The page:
A World Of Wind Beautiful – We Pick Some Of The Prettiest Wind Concepts Out There
It started with a simple picture of a proposed solar farm by Conergy Australia in the French South Pacific territory of New Caledonia. The solar farm, created by 7,888 German made solar panels, was formed into the shape of a heart.
The Conergy Press Release suggested the nearby ‘Coeur de Voh’ (‘Heart of Voh’ in English), an area of nearby wild mangrove vegetation that had naturally formed into the shape of a heart was the inspiration.
And wow, the graphic for the solar panel plant was stunning. Certainly enough of an attraction to have every pilot in the area diverting their aircraft on a slight detour to get a bird’s eye view of this ‘engineering pretty’.
So, as we are Wind TV, not Solar TV, we were, of course, very impressed but left with a burning question:
What conceptual examples are there in the world of pure wind beauty?
And off we set to find the wind equivalent of that wondrous solar heart shape.
Of course, we know individual wind turbines can be beautiful, but we wanted ‘wind different’. We wanted beauty, we wanted it to be stunning, but we wanted a look that was attractive for reasons we couldn’t actually work out. In essence, we wanted the wind equivalent of Uma Thurman.
One of the first examples of ‘wind pretty’ came from New York based AtelierDNA Design Laboratory whose 2010 ‘Windstalk’ concept for Masdar in the United Arab Emirates had us swooning, literally.
The concept was for a public space on which a total of 1203 stalks, each 55 metres high, would sway in the wind creating electricity for LED lights at their tops
In France we found the so-called WindTree created by Jerome Michaud-Lariviere, the founder of NewWind.
Each leaf on the WindTree is a mini turbine, creating consumable electricity from even the slightest waft of air.
Aesthetically pleasing, functional, and certainly a talking point.
From Italy, famous for it’s great bridges such as the Rialto Bridge and Bridge of Sighs in Venice, we found a new type of bridge – a ‘Solar Wind Bridge’. This incredibly pretty concept bridge created by Francesco Colarossi, Giovanna Saracino and Luisa Saracino, had wind turbines built into its support structure and even included solar roadways on the crossing itself.
The Italians gave us the word ‘aqueduct’ when they created a bridge that transported water, from the Latin meaning ‘water’ (aqua) and ‘to lead’ (duct). Two thousand three hundred years later their great-great-great-100generations-grandchildren are offering us a new variant. A bridge that didn’t supply water, but pure energy.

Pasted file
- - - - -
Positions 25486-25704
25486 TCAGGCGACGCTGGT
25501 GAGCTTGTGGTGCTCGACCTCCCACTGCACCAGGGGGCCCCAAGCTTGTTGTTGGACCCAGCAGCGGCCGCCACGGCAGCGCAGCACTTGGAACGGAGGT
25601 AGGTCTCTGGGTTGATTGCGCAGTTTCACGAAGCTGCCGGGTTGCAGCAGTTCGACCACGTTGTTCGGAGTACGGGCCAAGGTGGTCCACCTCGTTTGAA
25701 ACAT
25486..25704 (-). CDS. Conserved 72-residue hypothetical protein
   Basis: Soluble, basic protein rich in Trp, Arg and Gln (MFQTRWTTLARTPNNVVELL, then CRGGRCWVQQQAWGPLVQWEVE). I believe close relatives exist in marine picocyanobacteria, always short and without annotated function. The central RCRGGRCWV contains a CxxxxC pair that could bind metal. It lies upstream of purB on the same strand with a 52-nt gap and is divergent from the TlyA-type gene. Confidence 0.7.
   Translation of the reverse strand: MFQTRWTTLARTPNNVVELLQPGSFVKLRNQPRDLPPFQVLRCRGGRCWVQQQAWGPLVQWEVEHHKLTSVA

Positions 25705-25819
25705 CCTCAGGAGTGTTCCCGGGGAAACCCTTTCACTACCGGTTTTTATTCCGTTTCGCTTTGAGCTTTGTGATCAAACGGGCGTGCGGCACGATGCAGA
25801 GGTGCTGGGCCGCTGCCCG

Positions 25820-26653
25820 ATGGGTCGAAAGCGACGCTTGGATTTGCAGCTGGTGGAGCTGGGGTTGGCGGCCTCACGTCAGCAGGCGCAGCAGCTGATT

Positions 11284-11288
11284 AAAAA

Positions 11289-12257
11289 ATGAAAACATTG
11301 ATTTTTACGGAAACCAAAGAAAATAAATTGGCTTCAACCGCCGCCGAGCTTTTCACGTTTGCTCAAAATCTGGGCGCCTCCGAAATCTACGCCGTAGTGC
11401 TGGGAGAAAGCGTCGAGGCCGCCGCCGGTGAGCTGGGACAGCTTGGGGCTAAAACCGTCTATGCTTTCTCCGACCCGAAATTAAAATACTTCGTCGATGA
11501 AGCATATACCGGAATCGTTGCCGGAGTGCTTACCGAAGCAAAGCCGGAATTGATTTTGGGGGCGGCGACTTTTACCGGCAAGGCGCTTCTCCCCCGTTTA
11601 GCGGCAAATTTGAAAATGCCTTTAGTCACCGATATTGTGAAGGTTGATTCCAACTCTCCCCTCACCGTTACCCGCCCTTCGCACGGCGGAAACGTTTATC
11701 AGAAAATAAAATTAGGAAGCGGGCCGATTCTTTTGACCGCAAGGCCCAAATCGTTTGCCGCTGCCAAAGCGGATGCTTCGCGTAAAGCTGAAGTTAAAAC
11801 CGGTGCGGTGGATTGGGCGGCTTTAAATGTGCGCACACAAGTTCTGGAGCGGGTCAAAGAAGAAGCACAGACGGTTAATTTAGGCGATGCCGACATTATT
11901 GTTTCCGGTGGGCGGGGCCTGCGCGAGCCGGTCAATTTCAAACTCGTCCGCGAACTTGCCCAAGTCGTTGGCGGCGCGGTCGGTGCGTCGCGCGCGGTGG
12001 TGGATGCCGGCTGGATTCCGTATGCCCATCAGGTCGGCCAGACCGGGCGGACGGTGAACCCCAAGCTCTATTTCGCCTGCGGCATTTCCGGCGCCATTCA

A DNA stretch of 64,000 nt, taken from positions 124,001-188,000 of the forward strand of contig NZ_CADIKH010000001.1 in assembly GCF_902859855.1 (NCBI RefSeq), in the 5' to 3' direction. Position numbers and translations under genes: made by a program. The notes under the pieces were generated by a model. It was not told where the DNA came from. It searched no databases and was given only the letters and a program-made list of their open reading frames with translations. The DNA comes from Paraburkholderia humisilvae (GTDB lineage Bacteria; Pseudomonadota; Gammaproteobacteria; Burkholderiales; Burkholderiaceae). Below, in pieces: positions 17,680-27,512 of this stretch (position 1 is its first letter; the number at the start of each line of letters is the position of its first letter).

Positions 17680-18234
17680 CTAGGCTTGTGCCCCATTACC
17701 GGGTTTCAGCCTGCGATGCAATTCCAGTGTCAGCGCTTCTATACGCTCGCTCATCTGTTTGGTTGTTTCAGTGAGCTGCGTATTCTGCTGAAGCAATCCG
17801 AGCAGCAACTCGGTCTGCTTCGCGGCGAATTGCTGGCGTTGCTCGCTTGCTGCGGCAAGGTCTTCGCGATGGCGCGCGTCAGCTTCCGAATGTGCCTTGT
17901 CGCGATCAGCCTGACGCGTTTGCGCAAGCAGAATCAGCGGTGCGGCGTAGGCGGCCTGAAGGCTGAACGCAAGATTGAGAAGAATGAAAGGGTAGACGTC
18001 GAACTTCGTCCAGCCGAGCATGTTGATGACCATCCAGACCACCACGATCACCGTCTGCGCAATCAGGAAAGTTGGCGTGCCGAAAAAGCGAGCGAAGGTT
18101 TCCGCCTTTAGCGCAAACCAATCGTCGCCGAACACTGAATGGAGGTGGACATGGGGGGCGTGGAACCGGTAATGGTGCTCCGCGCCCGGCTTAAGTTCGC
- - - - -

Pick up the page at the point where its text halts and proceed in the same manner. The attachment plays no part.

The bridge was possibly fraught with many engineering difficulties, but it was elegant, purposeful, and futuristically sleek – and certain to become an instant tourist attraction should the moment come when the first brick is laid.
Over in Japan, where Professor Yuji Ohya’s wind department at Kyushu University is based, some of the futuristic designs for where wind lens technology may be going have thrown up some wonderfully pretty concepts.
Some of the visuals are so pretty that they do raise the question whether aesthetics may actually be a bigger factor in the future than getting an extra Mw here or there in locations where they would look better than traditional three blade wind turbines.
For the steampunks among us, those crazy guys who love everything Victorian in design and like it to twist with modern technology, the Sheerwind Invelox might be better for your conceptual taste.
Finally, a truly pretty wind concept was the proposed 135 storey Anara Tower skyscraper planned for Dubai by Tameer Holdings. The elegant design was most notable for the large wind turbine planned for where the penthouse suite would normally be located.
A skyscraper that was also a sky catcher – taking the winds associated with tall buildings and using them to power the building itself.
Gorgeous, sleek, functional, and housing one hell of a power pack when needed.
There are many other designs, concepts, and real wind structures to pick, but these gave a taste of what’s possible. We can see that the alternative and conceptual wind designers and engineers certainly throw some seriously good looking projects our way – and some even equal or surpass the natural beauty of the heart shaped solar panels.
Even so, I think most of us are still happy with the look of a sleek three-bladed 80 metre tall traditional wind turbine, working hard and cleanly on our behalf in a windswept and beautiful part of the world. When positioned correctly, the right wind turbine has the power to remind us of the simplicity and elegance of a child’s wind flower, a lone palm tree on the beach, or as a beacon to the world that energy change can be pleasing to the eye.